Even in blockchain-friendly jurisdictions, regulatory hurdles and old-fashioned mindsets are holding back innovation and growth for the industry.
At least, that’s the conclusion you might have drawn from some of the talks at the Concordia Summit in New York Monday. The event, taking place alongside the United Nations General Assembly, included a special track devoted to blockchain discussions.
For example, so-called sandboxes may help both regulators and startups to work out new practices and come to terms about specific issues. Yet even they seem too cumbersome to some industry leaders.
“One of the problems of the regulatory sandboxes: yes, they are the way to allow companies to innovate, but if I want to mitigate the risks, and if I see that it’s going to take me two times, three times longer because of the regulator, it’s limiting the innovation,” Sam Cassatt, chief strategy officer of the ethereum production ConsenSys, remarked.
Further, while Singapore was praised as a forward-thinking jurisdiction, its openness to blockchain businesses has apparently not trickled down to the Pacific city-state’s regulated financial institutions.
“There is no question about the innovation and forward thinking there, but the challenge is the banks,” said Michael Moro, CEO of Genesis Trading, a New York-based market maker in digital currencies, sharing impressions from a recent Singapore trip. “We can have not a single bank account in Singapore because we touch crypto.”
He described similar hurdles for young companies in the United States as well.
“Because we’re compliant with the SEC and FINRA, we spend $2 million to $3 million a year on compliance costs, but if you’re a startup you can’t afford it,” Moro said.
‘We gotta change the rules’
Yet the person who perhaps stole in the show in their advocacy for a more agile regulation was Eva Kaili, a member of the European Parliament representing Greece.
During Monday’s event, Kaili unapologetically supported a lighter approach to regulation that wouldn’t impair the growth of innovation, telling the audience:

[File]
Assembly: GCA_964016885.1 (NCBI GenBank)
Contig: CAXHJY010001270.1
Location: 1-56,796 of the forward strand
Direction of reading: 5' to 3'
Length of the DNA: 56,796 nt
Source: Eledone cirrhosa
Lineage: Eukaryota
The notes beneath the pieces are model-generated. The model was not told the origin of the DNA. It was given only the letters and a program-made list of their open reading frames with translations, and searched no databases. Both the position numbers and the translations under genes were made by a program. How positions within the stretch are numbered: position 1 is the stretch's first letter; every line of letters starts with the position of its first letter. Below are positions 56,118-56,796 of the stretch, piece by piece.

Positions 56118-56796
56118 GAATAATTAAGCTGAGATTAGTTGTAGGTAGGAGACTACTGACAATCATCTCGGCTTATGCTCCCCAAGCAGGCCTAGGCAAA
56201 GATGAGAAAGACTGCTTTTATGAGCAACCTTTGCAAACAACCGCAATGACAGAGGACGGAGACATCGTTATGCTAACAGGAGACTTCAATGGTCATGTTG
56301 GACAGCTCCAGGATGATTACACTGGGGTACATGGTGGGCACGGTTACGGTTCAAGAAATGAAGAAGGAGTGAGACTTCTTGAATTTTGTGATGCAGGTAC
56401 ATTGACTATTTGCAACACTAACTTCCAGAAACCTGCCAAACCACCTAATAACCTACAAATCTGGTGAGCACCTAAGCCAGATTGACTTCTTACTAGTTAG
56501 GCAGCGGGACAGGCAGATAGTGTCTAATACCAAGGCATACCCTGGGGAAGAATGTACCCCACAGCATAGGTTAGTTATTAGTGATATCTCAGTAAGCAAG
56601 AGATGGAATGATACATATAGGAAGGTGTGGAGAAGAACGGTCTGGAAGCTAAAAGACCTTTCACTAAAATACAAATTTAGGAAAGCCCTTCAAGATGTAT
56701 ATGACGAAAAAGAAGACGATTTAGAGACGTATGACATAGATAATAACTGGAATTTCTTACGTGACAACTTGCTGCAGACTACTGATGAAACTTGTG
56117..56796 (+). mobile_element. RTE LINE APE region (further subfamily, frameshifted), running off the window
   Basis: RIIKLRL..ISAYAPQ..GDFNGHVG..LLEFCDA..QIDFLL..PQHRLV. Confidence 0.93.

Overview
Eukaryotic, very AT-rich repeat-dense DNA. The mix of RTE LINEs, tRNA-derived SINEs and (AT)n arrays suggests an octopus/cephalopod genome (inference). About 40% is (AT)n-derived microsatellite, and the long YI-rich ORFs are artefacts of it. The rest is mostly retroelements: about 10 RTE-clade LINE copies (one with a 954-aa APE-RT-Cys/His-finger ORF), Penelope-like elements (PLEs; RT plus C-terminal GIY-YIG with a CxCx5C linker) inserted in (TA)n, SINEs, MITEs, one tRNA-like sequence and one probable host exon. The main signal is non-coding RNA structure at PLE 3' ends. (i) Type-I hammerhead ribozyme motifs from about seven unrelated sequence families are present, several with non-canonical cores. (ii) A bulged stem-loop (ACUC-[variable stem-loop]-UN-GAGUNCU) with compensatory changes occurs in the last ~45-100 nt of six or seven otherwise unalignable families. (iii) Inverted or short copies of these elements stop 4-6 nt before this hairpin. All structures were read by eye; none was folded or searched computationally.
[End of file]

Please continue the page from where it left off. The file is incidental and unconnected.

“One thing that we have in the E.U. and the U.K. — we have too many regulations that can at least delay the innovation. In blockchain, we tend to move very fast.”
The current state of the European financial system is looking more and more insufficient to the continent’s governments, she went on to say, especially the number of transaction fees accumulating across the banking system. Next week, the European Commission is expected to adopt a resolution on blockchain and distributed ledger technology, initally passed by the European Parliament in May.
The resolution seeks to define the future regulatory framework for the businesses related to distributed ledger technology (DLT) and suggests the allocation of approximately 340 million euros to support pilot public projects in the E.U. between 2018 and 2020.
Kaili recalled the time when European regulators were discussing what they should do with so-called sharing economy startups like Uber and AirBnB.
“Uber does not follow the rules — we just have to ban it,” was one of the ways to think about it, she said, but such a stance makes the pursuit of innovative business models impossible.
“If it’s a fraud, it’s a fraud. If it’s not a fraud but it’s not following the rules, we gotta change the rules,” she said, adding that “we don’t have an excuse not to explore the opportunities this technology gives us to solve global problems.”
And regulators themselves may find that blockchain helps them do their own jobs better, according Blythe Masters, founder of enterprise DLT startup Digital Asset.
“The notion of a regulator being able to have a wide real-time visibility into the transactional status of the market without having to subpoena 18 different broker-dealers in order to aggregate, after the fact, the activity on one beneficial owner — it’s extremely attractive,” said Masters, a former JPMorgan Chase executive who pioneered credit derivatives in the 1990s.”
“There are a lot of real benefits for regulators.”